I’m going to attend Enfilade Convention in Olympia, Washington, USA from the 24th to the 26th of May 2013. I’ll be covering the convention for Wargames, Soldiers and Strategy (A very big thank you to Mike Evans, Pat Lowinger, Dean Motoyama and the people at Enfilade for making this trip possible).
It all started with a conversation with Mike on Facebook (the jury’s still out with me whether Facebook is a useful tool to keep in contact with your friends or a dangerous time waster). He suggested that I should pop on over to Washington state and come along to Enfilade. I replied that while I’d love to, there was no practical way I could. An editor’s salary is enough to live on but not go ‘jet setting’ around the world. Mike replied: what if he were to find people to sponsor my trip? A great idea, I could cover Enfilade for the magazine and meet some great people.
At first I didn’t think it was going to happen. But bless him, Mike came through. At this point I must thank Jasper my boss too who was very supportive, as long as I managed to complete WSS 67 in time!
So what is Enfilade? It is Northwest Historical Miniature Gaming Society’s annual wargaming convention. I’m told it is the largest historical miniature gaming event west of the Mississippi, drawing nearly 300 attendees who participate in almost 200 events. Impressive!
There will be a mix of Miniature Gaming, Retail Vendors, Bring & Buy and a Painting Competition.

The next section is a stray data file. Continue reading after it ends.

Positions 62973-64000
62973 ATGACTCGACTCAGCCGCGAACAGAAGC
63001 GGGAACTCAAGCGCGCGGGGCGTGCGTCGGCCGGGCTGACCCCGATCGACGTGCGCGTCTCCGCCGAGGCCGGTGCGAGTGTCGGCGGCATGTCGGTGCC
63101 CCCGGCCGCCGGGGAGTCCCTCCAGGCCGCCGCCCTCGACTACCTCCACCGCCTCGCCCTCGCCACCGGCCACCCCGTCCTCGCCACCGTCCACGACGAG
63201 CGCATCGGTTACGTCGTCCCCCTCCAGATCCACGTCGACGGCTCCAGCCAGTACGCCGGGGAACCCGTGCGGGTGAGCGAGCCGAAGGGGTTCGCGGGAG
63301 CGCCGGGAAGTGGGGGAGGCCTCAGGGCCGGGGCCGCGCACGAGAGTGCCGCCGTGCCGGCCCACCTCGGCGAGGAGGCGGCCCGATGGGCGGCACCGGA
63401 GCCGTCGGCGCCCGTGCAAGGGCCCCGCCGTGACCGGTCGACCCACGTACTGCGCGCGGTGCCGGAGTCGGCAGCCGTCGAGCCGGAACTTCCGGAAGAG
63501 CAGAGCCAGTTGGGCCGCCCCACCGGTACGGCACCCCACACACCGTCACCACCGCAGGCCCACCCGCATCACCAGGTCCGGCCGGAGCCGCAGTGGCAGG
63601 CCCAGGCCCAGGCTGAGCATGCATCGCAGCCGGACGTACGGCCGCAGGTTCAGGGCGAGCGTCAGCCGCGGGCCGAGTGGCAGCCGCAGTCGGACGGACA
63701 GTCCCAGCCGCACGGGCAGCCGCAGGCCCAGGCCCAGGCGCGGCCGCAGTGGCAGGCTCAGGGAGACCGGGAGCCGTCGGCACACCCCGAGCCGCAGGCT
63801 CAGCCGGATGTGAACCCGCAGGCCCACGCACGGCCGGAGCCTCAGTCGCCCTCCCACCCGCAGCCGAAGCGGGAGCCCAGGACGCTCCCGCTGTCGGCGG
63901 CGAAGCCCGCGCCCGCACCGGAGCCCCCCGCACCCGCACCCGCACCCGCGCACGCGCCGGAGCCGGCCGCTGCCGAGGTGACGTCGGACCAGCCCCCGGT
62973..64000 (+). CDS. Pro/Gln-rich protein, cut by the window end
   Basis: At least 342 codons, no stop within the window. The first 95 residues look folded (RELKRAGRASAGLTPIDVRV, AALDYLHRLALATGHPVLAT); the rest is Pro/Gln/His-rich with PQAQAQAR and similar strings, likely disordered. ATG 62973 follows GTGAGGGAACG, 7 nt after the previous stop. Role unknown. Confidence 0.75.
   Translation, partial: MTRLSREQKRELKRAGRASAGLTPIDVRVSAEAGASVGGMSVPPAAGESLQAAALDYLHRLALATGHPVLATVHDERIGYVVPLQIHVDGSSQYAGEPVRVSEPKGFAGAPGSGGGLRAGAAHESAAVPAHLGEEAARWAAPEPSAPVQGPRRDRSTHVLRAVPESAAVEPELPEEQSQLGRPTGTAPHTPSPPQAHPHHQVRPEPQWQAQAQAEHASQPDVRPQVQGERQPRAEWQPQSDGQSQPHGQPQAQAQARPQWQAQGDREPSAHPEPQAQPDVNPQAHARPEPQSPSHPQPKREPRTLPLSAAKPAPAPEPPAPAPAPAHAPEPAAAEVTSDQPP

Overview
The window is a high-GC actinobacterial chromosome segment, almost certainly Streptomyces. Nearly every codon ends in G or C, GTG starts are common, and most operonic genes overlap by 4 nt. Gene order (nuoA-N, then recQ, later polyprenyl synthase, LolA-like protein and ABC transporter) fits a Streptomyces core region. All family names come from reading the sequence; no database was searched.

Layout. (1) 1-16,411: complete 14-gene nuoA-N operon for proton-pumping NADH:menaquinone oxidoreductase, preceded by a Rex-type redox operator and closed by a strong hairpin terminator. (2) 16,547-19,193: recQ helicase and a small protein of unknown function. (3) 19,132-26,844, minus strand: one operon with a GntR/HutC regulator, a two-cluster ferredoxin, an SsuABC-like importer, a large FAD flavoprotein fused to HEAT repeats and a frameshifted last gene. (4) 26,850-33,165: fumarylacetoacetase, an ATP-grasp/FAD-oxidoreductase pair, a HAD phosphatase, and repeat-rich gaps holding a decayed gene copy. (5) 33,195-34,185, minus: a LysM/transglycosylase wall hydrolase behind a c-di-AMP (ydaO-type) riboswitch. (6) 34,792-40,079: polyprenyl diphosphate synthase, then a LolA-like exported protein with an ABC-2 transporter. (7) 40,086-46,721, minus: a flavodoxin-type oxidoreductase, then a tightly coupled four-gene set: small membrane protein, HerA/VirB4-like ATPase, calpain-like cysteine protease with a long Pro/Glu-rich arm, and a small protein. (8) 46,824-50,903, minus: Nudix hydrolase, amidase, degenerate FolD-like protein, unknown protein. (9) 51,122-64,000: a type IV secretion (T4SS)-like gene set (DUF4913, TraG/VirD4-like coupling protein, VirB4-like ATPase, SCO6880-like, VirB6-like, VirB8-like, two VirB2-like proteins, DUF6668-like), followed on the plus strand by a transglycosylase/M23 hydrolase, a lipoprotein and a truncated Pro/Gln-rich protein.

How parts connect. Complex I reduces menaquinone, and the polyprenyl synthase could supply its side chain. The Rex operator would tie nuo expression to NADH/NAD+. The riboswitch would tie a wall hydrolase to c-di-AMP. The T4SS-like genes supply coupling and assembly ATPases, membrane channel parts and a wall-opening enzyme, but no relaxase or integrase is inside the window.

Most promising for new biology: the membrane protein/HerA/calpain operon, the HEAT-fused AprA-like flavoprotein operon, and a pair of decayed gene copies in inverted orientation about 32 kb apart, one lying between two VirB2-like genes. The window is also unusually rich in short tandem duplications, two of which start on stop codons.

This year’s theme is ‘Warfare on the Silver Screen’. A prize will be awarded for the best game based on a movie.
At Enfilade, each game is a participation game. You sign up before the beginning of a weekend to which games you’d like to play. This is in contrast to British and some European shows where demonstration games are more common (where club members will turn up and run their own game, however, there is no specific invite for others to join). Another less common type is the static display; where the soldiers are laid out ready for battle but no game is played (I find this a little baffling to have a game fenced off like a rude screen in a Catholic church). While a static display can look great as dioramas, I always feel they’d have been so much better with dice being rolled and units moving (an entirely personal opinion, who am I to preach?).
Let us play devil’s advocate for a second; looking at the sheer number of participation games US shows, have the Americans (deep intake of breath!) got it right? The primary key difference between the American and the European model is due to the size and length of shows. American shows typically are weekend events and will involve accommodation while UK shows (at least in theory) are usually local events which can be driven to, attended and driven back from in a single day. Even so, I have to ask, have the Yanks got it right? I can think of no better way to promote the hobby than getting people involved, than to let them participate.
Expect further reports on my blog on Enfilade and an article in a future issue of WSS!